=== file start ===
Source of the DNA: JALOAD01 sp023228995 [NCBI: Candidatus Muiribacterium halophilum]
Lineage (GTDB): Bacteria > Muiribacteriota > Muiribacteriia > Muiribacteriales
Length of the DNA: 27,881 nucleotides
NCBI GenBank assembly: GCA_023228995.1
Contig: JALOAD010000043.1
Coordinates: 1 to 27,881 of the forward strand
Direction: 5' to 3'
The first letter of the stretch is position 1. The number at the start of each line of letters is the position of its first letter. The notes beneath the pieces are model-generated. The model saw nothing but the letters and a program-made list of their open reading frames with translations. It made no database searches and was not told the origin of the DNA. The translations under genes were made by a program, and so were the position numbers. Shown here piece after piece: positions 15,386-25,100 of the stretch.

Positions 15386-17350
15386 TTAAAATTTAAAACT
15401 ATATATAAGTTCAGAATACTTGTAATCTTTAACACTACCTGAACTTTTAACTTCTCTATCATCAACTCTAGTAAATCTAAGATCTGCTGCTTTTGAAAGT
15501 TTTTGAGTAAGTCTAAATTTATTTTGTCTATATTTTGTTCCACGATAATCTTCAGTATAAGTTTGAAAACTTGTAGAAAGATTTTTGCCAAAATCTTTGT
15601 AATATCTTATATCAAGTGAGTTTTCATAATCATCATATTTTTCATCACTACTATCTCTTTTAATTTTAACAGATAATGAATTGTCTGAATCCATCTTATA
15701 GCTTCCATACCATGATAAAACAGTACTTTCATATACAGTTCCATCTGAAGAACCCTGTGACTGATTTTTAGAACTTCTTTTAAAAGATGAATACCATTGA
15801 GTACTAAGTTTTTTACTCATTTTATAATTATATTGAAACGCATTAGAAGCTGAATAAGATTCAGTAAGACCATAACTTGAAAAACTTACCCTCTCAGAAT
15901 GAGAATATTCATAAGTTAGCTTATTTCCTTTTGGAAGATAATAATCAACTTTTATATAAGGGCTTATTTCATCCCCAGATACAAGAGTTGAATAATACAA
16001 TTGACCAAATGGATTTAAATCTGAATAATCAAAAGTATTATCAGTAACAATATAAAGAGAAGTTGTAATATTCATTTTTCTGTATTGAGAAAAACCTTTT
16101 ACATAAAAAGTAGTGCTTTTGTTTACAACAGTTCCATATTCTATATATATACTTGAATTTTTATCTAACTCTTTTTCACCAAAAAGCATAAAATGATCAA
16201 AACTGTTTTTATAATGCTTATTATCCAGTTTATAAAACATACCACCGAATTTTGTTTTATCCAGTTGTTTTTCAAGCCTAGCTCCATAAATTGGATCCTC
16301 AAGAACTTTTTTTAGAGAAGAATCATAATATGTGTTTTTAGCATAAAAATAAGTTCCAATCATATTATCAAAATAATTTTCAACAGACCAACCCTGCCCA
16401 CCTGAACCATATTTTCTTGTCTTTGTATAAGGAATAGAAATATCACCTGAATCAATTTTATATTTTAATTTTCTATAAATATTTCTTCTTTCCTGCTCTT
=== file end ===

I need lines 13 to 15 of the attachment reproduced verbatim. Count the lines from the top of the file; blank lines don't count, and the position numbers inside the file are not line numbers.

15601 AATATCTTATATCAAGTGAGTTTTCATAATCATCATATTTTTCATCACTACTATCTCTTTTAATTTTAACAGATAATGAATTGTCTGAATCCATCTTATA
15701 GCTTCCATACCATGATAAAACAGTACTTTCATATACAGTTCCATCTGAAGAACCCTGTGACTGATTTTTAGAACTTCTTTTAAAAGATGAATACCATTGA
15801 GTACTAAGTTTTTTACTCATTTTATAATTATATTGAAACGCATTAGAAGCTGAATAAGATTCAGTAAGACCATAACTTGAAAAACTTACCCTCTCAGAAT